ATTIS was the ancient Phrygian god of vegetation and consort of the great Mother of the Gods Kybele (Cybele). As punishment for his infidelity, the goddess drove him into a mad frenzy which caused him to castrate himself. Initiates into the eunuch-priesthood of Kybele, known as Gallai (Galli), re-enacted this myth with an act of self-castration.
Attis was identified by the Greeks with Iasion, consort of the Great Mother in the Samothracian Mysteries. The Greek tale of Aphrodite's love for the youth Ankhises on Mount Ida in the Troad was probably also loosely derived from his myth.
FAMILY OF ATTIS
(1) GALAOS (Pausanias 7.17.8)
(2) NANA impregnated by an almond from the tree which grew from the severed genitals of AGDISTIS (Pausanias 7.17.8)
ATYS, ATTYS, ATTES, ATTIS, or ATTIN (Atus, Attus, Attês, Attis or Attin). A son of Nana, and a beautiful shepherd of the Phrygian town, Celaenae. (Theocr. xx. 40; Philostr. Epist. 39; Tertul. de Nat. 1.) His story is related in different ways. According to Ovid (Fast. iv. 221), Cybele loved the beautiful shepherd, and made him her own priest on condition that he should preserve his chastity inviolate. Atys broke the covenant with a nymph, the daughter of the river-god Sangarius, and was thrown by the goddess into a state of madness, in which he unmanned himself. When in consequence he wanted to put an end to his life, Cybele changed him into a firtree, which henceforth became sacred to her, and she commanded that, in future, her priests should be eunuchs. (Compare Arnob. adv. Gent. v. 4, and AGDISTIS.) Another story relates, that Atys, the priest of Cybele, fled into a forest to escape the voluptuous embraces of a Phrygian king, but that he was overtaken, and in the ensuing struggle unmanned his pursuer. The dying king avenged himself by inflicting the same calamity upon Atys. Atys was found by the priests of Cybele under a fir-tree, at the moment he was expiring. They carried him into the temple of the goddess, and endeavoured to restore him to life, but in vain. Cybele ordained that the death of Atys should be bewailed every year in solemn lamentations, and that henceforth her priests should be eunuchs. (Galloi, Galli, Serv. ad Aen. ix. 116; comp. Lobeck, ad Phrynich. p. 273.) A third account says, that Cybele, when exposed by her father, the Phrygian king Maeon, was fed by panthers and brought up by shepherdesses, and that she afterwards secretly married Atys, who was subsequently called Papas. At this moment, Cybele was recognised and kindly received by her parents; but when her connexion with Atys became known to them, Maeon ordered Attis, and the shepherdesses among whom she had lived, to be put to death. Cybele, maddened with grief at this act of her father, traversed the country amid loud lamentations and the sound of cymbals. Phrygia was now visited by an epidemic and scarcity. The oracle commanded that Attis should be buried, and divine honours paid to Cybele; but as the body of the youth was already in a state of decomposition, the funeral honours were paid to an image of him, which was made as a substitute. (Diod. iii. 58, &c.) According to a fourth story related by Pausanias (vii. 17. § 5), Atys was a son of the Phrygian king Calaus, and by nature incapable of propagating his race. When he had grown up, he went to Lydia, where he introduced the worship of Cybele. The grateful goddess conceived such an attachment for him, that Zeus in his anger at it, sent a wild boar into Lydia, which killed many of the inhabitants, and among them Atys also. Atys was believed to be buried in Pessinus under mount Agdistis. (Paus. i. 4. § 5.) He was worshipped in the temples of Cybele in common with this goddess. (vii. 20. § 2; AGDISTIS; Hesych. s. v. Attês.) In works of art he is represented as a shepherd with flute and staff. His worship appears to have been introduced into Greece at a comparatively late period. It is an ingenious opinion of Böttiger (Amalthea, i. p. 353, &c.), that the mythus of Atys represents the twofold character of nature, the male and female, concentrated in one.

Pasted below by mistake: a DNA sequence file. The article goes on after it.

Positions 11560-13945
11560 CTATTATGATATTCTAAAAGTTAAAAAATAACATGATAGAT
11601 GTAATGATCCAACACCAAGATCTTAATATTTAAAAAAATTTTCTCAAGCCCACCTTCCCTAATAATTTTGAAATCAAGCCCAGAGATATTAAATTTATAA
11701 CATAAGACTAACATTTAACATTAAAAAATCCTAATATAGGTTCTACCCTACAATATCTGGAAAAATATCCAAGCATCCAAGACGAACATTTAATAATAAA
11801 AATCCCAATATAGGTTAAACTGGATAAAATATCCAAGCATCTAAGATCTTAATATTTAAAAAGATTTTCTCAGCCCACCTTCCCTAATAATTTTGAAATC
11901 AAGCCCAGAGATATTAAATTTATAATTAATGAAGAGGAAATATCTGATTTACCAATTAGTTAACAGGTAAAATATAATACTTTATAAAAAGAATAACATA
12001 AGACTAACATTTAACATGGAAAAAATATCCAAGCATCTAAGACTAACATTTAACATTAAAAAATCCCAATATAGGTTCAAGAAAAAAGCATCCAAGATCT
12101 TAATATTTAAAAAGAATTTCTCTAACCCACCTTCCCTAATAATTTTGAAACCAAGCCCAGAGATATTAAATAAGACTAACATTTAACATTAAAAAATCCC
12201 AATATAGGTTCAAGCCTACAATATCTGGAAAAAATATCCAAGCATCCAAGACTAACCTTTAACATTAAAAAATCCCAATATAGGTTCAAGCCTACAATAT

Source: Dictionary of Greek and Roman Biography and Mythology.
CLASSICAL LITERATURE QUOTES
Pausanias, Description of Greece 7. 19. 9-12 (trans. Jones) (Greek travelogue C2nd A.D.) :
"The people of Dyme [in Akhaia (Achaea)] . . . have as well a sanctuary built for the Dindymenian mother [Kybele (Cybele)] and Attis. As to Attis, I could learn no secret about him, but Hermesianax, the elegiac poet, says in a poem that he was the son of Galaos (Galaus) the Phrygian, and that he was a eunuch from birth. The account of Hermesianax goes on to say that, on growing up, Attis migrated to Lydia and celebrated for the Lydians the orgies of the Mother; that he rose to such honor with her that Zeus, being wroth at it, sent a boar to destroy the tillage of the Lydians. Then certain Lydians, with Attis himself, were killed by the boar, and it is consistent with this that the Gauls who inhabit Pessinos (Pessinus) abstain from pork.
But the current view about Attis is different, the local legend about him being this. Zeus [i.e. the Phrygian sky-god identified with Zeus], it is said, let fall in his sleep seed upon the ground, which in course of time sent up a Daimon, with two sexual organs, male and female. They call the Daimon Agdistis. But the gods, fearing Agdistis, cut off the male organ. There grew up from it an almond-tree with its fruit ripe, and a daughter of the river Saggarios (Sangarius), they say, took of the fruit and laid it in her bosom, when it at once disappeared, but she was with child. A boy was born, and exposed, but was tended by a he-goat. As he grew up his beauty was more than human, and Agdistis [now the goddess Kybele] fell in love with him. When he had grown up, Attis was sent by his relatives to Pessinos, that he might wed the king's daughter. The marriage-song was being sung, when Agdistis appeared, and Attis went mad and cut off his genitals, as also did he who was giving him his daughter in marriage. But Agdistis repented of what he had done to Attis, and persuaded Zeus to grant that the body of Attis should neither rot at all nor decay. These are the most popular forms of the legend of Attis."
Pausanias, Description of Greece 1. 4. 5 :
"The Pergameni took Ankyra (Ankara) and Pessinos (Pessinus) which lies under Mount Agdistis, where they say that Attis lies buried."
Pausanias, Description of Greece 7. 20. 3 :
"On the way to the lower city [of Patrai (Patrae) in Akhaia (Achaea)] there is a sanctuary of the Mother Dindymene [Kybele (Cybele)], and in it Attis too is worshipped. Of him they have no image to show; that of the Mother is of stone."